When Wichita’s Forum Theatre decided to revive the Broadway classic “Hello, Dolly!” for essentially a 50th anniversary production, director Rick Bumgardner said he couldn’t imagine anybody but Karla Burns as lovably meddlesome matchmaker Dolly Levi.
“Karla is a Wichita institution,” Bumgardner said of the local actress who made it big both on Broadway and in London before returning home a few years ago. “She is our Carol Channing, our Pearl Bailey.”
Channing was the original Dolly in 1964, and Bailey headed a legendary black-cast version in 1968. Both won Tony Awards for their indelible performances.
“ ‘Dolly!’ is one of my favorite shows, which I’ve seen a million and one times, so I couldn’t wait to direct my best friend on the planet for the past 30 years in it,” Bumgardner said.
The result is a racially diverse cast headed by a black Dolly as the show by Jerry Herman and Michael Stewart goes into its 50th year.
“But it was all colorblind casting based on who would do each role the best,” Bumgardner said. “The show just celebrated its 49th anniversary in January, so for this 50th year, we decided to start with Karla — the reason for doing the show — and let the rest fall into place.”
Playing Horace Vandergelder, the wealthy but crusty merchant who hires matchmaker Dolly to help him find a suitable wife, is Huron Breaux. Stephen Hitchcock is Cornelius, and Jordon Snow is Barnaby, two of Vandergelder’s put-upon employees who escape his attention long enough to have an adventure with a hat shop owner, Irene. She is played by Megan Parsley, and her giddy, giggly assistant, Minnie Fay, is played by Lindsay Sutton.
Mary Halsig is Ernestina, a fake heiress Dolly hires to give Horace an attitude adjustment. Joy Smith is Ermengarde, Vandergelder’s mousy niece. Jacob Wasson is Ambrose, the niece’s unapproved boyfriend, and Jeff Templin is Rudolph, spiffy head waiter for the big “Hello, Dolly!” number.
“When we first talked about doing it, I was concerned about the size of the show,” Bumgardner said. “But Kathy (Page-Hauptman, co-artistic director of the Forum) said to think ‘storybook’ instead of ‘spectacle.’ We decided to approach it as the story of a woman who makes love matches rather than as just a vehicle for big production numbers. We are stressing the intimacy and the relationships while still enjoying the music.”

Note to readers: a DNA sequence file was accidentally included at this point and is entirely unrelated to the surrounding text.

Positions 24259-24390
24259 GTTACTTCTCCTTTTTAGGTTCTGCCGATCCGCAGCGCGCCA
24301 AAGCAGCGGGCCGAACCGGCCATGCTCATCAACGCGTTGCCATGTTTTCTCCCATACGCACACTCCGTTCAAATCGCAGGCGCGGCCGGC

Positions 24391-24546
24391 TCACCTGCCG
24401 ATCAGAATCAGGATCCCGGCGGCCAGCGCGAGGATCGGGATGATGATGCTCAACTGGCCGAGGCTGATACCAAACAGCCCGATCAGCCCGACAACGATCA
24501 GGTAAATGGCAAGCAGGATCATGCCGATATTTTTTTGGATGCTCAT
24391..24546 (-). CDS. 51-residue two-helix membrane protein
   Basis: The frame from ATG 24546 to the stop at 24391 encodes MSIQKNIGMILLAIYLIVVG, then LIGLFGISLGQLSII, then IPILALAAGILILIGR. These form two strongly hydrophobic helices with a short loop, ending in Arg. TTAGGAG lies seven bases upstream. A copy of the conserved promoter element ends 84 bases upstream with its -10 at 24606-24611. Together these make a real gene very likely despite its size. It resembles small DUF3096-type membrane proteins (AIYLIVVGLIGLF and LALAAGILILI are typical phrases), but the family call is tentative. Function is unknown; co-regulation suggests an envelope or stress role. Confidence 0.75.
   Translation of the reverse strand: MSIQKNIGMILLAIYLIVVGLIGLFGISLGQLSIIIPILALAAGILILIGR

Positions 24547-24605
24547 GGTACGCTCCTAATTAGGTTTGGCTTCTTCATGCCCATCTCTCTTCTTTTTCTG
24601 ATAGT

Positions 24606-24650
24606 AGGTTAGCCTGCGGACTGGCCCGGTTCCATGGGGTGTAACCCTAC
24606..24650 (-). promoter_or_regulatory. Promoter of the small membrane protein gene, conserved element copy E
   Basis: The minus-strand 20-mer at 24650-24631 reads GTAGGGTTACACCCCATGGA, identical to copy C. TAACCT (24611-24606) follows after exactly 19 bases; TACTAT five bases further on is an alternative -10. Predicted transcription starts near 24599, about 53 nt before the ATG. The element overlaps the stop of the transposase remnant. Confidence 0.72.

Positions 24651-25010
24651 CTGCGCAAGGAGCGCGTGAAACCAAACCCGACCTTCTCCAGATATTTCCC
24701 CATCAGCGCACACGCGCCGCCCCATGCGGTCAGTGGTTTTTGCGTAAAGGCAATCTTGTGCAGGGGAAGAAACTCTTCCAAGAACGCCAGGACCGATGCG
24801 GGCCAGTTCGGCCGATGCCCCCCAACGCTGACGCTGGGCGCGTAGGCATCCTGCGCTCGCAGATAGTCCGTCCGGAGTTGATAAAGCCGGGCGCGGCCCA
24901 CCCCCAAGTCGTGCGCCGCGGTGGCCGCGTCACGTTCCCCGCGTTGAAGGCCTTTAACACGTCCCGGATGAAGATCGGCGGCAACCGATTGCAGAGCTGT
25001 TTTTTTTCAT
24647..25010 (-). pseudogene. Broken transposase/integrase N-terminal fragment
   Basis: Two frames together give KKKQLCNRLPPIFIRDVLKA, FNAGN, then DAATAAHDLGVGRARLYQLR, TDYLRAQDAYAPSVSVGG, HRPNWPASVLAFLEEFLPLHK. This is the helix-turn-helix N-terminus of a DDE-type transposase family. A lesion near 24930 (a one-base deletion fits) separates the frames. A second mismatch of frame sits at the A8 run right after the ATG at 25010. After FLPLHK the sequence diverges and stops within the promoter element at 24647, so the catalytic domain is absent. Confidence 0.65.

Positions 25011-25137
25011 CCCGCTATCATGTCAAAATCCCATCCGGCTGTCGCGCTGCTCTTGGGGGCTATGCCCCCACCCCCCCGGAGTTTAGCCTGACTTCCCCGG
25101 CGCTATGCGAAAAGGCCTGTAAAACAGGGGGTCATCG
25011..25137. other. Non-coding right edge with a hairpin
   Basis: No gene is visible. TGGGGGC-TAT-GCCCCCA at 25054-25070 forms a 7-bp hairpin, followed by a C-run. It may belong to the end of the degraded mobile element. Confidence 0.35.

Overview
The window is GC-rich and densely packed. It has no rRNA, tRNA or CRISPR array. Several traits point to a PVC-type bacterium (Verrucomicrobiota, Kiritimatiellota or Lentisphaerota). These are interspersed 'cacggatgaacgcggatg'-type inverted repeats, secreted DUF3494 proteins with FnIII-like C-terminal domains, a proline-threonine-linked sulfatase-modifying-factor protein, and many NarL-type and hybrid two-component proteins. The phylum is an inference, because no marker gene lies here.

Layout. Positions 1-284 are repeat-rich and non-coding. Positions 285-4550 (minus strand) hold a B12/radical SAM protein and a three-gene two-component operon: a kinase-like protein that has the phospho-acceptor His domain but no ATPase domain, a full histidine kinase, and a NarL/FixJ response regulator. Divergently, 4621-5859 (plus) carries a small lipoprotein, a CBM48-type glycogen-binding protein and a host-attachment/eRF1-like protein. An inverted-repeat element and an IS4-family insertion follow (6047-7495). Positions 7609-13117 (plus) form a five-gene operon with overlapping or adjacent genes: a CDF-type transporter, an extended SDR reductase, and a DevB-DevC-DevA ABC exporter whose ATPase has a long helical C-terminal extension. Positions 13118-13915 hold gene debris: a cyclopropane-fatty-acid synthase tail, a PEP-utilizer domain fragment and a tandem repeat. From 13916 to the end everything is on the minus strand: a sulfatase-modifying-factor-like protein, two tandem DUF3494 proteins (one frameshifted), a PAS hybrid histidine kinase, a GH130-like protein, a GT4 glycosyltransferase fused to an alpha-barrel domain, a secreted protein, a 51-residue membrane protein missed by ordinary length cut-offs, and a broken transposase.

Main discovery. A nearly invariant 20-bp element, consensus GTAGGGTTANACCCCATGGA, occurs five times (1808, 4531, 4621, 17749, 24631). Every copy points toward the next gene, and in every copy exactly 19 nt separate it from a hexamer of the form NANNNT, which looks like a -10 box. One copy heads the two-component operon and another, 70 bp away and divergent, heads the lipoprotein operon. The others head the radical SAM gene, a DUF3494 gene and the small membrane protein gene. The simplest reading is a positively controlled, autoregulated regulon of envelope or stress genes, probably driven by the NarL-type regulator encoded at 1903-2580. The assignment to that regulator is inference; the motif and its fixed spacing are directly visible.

Among familiar songs are “It Takes a Woman,” “Put on Your Sunday Clothes” and the show-stopping “Hello, Dolly!”
For her part, Burns said, “It never crossed my mind to be intimidated” by comparisons with such well-known former Dollys as Channing, Bailey and even Barbra Streisand in the 1969 movie.
“I don’t worry about comparing myself to them because they were all so different in their interpretations. They were nothing alike, so that leaves lots of room for me to find her personality myself,” said Burns, best known for her Tony-nominated, Olivier-winning role as Queenie in “Show Boat.” “It’s important for me to find what I can bring to the role. I can’t tell you how honored and blessed I am to be able to sing this wonderful music.”
Burns describes Dolly as smart, inquisitive and fearless about tackling anything she sets her mind to. She also said Dolly is determined to make a difference in people’s lives through her mentoring — and her meddling.
“I can relate to that because when I teach (vocal students), it’s very much like Dolly’s ‘you-can-do-it’ attitude. I don’t like to think of it as meddling,” Burns said with a laugh. “Rather, it’s asserting my help.”
As the gruff, inflexible and chauvinistic Vandergelder, Breaux said his challenge is finding what Dolly sees in his character — besides his money — that would make her set her own sights on him.
“They say (in the script) that he’s charming, but that he just doesn’t know it,” Breaux said with a chuckle. “I’m like that because I’m pretty introverted. I am one of the least charming people I know. But I’ve had to be available to people as a choir music director (currently with St. Mary’s Cathedral), so I guess I do have a way with people.”
Most of the challenge of bringing Vandergelder to life, Breaux said, is cultural: “This Southern Creole boy from Louisiana is learning to interpret a Yankee demeanor.”
What particularly helps solidify his character, said Breaux, who has performed at Washington’s Kennedy Center, is interaction with Burns, a longtime friend.
“We have learned to relate to each other,” he said about appearing together in such shows as “Ain’t Misbehavin’ ” and “A Funny Thing Happened on the Way to the Forum.” “Horace is gruff, to the point and always seems to get his way. Karla is helping me find what Dolly sees in him, to find the points where the charm blings through.”
Costumes are by Page-Hauptman. The music director is Tim Raymond. Members of the Air Capital Barbershop Quartet, plus members of local church choirs, will be special guest singers for the “Hello, Dolly!” number.